ROSIE'S CURL AND WEAVE: Four Novellas
STEP INSIDE FOR A DAY OF BEAUTY, LAUGHTER...AND LOVE.
Whether you want a cut, weave or braid; a facial, manicure, or massage; there's always a helping hand-and a sympathetic ear-at Rosie's Curl and Weave on 125th Street in Harlem. And sometimes, when you least expect it, love walks in the door. So sit back, relax, put your feet up, and enjoy, as four talented writers render four magical stories about the love of beauty and the beauty of love.
Rochelle Alers gets the sparks flying, as a high-maintenance banker finds herself falling, against her better judgement, for a handsome delivery man who walks into Rosie's...
Donna Hill puts the assistant manager of Rosie's in the path of a fine-looking contractor, whose hypnotic honey-brown eyes could be her undoing...
Felicia Mason helps the owner of Rosie's discover that you don't have to be young-just young at heart-to fall in love...
Francis Ray turns a timid, dowdy duckling into a confident, sexy swan-and sends her into the arms of a handsome artist-with the help of Rosie's Curl and Weave...
Release date: November 16, 2021
Publisher: St. Martin's Publishing Group
Print pages: 311
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Rosie's Curl and Weave
She walked in the door and set off Louis Sweet’s personal earthquake alert. She appealed to him all at once and on so many levels that Louis could only stare and hope he didn’t topple at her feet like an unsteady building straddling a fault line. Smiling a general greeting, she moved to the receptionist’s desk to check in. Louis tracked her every movement.
“Hi, Ms. Webster. You’re right on time,” the receptionist told her. “A shampoo assistant will take you at station three.”
“Thank you, Rebecca. It’s busy today,” the woman said, glancing around the shop.
Louis’s appreciative gaze stayed on the sway of the customer’s full hips as she followed the receptionist to the salon’s shampoo area. She walked with confidence, like a woman with a purpose. The honey of her voice carried a gentle softness and a refinement that made him take more than casual notice.
For more than three decades, Louis Sweet had earned a successful living by noticing the details others missed and by making women beautiful. About fifty, just a few years younger than his own fifty-seven, she had the fuller, rounded figure Louis had always admired on a woman. The electric blue suit and pearls added a gracefully feminine touch. Her Ferragamo shoes and handbag let him know she paid attention to detail and had a sense of style.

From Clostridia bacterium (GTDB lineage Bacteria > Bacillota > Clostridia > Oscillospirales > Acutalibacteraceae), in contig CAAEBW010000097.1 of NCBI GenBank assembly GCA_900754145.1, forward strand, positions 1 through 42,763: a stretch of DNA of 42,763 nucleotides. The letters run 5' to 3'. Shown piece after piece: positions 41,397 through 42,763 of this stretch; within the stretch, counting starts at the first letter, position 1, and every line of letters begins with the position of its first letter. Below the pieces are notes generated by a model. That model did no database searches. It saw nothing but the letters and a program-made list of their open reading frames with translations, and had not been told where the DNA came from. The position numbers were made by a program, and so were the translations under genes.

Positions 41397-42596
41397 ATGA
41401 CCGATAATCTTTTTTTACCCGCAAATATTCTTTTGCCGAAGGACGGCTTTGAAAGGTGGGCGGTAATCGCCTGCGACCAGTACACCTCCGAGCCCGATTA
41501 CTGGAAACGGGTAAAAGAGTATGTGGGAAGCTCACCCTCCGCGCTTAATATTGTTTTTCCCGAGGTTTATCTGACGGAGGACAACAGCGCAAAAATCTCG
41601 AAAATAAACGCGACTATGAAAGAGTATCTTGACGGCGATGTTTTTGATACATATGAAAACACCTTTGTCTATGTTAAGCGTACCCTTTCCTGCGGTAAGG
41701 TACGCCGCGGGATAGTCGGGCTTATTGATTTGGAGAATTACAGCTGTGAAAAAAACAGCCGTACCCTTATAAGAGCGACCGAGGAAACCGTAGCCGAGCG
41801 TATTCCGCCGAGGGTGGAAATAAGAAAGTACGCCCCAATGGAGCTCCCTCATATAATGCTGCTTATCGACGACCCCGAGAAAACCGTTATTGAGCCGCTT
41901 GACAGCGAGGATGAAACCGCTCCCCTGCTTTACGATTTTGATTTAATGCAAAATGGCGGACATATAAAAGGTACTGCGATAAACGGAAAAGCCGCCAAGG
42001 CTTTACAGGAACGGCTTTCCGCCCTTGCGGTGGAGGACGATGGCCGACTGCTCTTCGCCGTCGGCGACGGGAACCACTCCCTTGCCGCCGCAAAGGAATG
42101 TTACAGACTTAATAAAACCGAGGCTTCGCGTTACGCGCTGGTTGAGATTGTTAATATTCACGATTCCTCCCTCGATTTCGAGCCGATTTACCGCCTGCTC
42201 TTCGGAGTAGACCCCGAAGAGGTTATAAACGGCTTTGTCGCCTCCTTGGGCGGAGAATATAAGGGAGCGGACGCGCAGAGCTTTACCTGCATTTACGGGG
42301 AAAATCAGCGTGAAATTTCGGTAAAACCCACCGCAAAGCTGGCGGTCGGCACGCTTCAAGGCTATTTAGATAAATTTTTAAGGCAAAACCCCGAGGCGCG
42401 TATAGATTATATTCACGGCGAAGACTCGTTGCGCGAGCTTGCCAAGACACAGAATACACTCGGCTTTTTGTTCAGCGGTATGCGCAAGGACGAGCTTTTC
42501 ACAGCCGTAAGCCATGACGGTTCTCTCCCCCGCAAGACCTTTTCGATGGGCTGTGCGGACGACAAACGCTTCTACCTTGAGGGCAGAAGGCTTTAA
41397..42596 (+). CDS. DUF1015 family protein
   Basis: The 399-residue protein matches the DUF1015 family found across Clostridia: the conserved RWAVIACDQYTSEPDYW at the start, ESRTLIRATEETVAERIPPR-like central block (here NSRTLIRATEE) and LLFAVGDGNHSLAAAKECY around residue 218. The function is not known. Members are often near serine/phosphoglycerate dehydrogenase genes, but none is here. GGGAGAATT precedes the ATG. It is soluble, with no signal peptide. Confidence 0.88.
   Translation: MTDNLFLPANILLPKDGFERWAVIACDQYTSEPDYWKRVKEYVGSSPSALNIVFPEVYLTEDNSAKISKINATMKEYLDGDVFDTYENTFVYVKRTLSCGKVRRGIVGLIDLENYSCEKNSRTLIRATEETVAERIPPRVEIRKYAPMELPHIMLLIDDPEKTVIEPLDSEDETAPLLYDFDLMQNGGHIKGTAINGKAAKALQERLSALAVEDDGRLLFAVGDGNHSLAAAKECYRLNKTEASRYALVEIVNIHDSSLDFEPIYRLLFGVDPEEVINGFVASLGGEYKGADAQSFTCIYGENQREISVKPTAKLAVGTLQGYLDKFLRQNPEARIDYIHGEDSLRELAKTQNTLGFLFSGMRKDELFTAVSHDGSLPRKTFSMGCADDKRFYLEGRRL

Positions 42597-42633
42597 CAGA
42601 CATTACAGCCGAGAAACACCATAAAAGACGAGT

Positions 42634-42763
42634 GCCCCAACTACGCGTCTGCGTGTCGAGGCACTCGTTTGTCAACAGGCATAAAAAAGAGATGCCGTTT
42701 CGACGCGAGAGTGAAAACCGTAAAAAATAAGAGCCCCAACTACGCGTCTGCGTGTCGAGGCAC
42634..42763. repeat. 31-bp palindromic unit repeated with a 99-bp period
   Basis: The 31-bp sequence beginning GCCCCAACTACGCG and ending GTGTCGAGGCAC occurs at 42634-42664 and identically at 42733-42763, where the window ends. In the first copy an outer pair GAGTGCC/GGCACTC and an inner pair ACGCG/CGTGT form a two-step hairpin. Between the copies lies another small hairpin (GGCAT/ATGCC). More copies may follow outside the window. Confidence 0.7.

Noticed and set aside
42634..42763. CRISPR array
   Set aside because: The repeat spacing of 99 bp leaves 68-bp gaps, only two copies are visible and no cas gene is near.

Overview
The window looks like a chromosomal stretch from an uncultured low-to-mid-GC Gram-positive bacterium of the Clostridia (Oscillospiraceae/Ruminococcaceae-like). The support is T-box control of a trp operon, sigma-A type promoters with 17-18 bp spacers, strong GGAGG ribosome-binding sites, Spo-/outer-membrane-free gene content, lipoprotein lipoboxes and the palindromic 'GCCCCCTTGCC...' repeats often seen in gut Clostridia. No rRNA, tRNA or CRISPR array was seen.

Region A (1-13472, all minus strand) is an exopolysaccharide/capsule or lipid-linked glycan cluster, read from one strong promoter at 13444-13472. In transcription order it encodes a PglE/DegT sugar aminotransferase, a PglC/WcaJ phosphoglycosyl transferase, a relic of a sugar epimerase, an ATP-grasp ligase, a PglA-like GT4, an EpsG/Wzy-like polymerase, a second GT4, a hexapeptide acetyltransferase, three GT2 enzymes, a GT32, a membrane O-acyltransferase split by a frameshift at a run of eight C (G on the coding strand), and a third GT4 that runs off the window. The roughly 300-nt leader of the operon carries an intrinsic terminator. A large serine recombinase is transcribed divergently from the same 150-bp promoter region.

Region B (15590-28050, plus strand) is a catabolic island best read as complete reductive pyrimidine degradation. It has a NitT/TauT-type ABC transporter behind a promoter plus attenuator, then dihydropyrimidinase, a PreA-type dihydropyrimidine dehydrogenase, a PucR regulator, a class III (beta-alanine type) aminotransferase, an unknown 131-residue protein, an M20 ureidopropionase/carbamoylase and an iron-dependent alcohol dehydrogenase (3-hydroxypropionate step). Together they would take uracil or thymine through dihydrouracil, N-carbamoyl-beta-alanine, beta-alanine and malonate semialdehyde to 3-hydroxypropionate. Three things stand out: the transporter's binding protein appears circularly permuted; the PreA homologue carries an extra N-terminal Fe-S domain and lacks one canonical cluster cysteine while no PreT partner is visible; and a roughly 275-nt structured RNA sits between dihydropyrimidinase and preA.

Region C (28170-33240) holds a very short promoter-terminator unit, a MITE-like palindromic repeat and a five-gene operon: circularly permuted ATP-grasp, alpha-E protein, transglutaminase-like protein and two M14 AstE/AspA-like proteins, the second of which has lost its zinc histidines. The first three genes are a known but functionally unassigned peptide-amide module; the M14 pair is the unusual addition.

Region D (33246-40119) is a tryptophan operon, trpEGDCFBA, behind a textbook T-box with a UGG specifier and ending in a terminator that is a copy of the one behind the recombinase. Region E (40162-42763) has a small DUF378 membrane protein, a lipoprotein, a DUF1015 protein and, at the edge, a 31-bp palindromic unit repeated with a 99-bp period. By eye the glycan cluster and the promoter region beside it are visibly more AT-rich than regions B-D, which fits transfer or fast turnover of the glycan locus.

Her smile was as radiant as sunshine, her voice as melodious as a sweet song.
Something long dormant in Sweet’s existence roared to life.
“That’s a fine-looking woman.”
“Huh?” He glanced at the two women standing beside him, one of whom had been harassing him about buying magazine subscriptions.
“We have several excellent choices that will enhance your customers’ wait and relaxation experience in the salon.”
His grunt, a noncommittal answer at best, couldn’t be mistaken for interest. His attention was elsewhere. Louis still watched the woman named Ms. Webster. She settled in the shampoo chair, placed her handbag in her lap, and let the shampoo girl, someone he didn’t recognize from here, drape a cape around her smart blue suit. She crossed her legs at the ankles and Louis strained his neck trying to get a better look.
Reluctantly he turned his full attention back to the saleswoman. “Look, we already get a bunch of hair books and about ten women’s and men’s magazines, including Ebony, Essence, Jet, Today’s Black Woman, Emerge, and Black Enterprise. Right, Della? My customers have enough to read. Thanks anyway.”
Without giving the spluttering saleswoman time to pitch anymore, Louis headed toward the shampoo area.
Della Frazier smiled as she watched his progress across the salon. “Well, it’s about time,” she said.
The saleswoman turned to Della. “Ms. Frazier…”
“I’m sorry,” Della said as she turned the woman toward the door. “He’s the boss and he’s right. Our customers really do have lots of options. Good day.”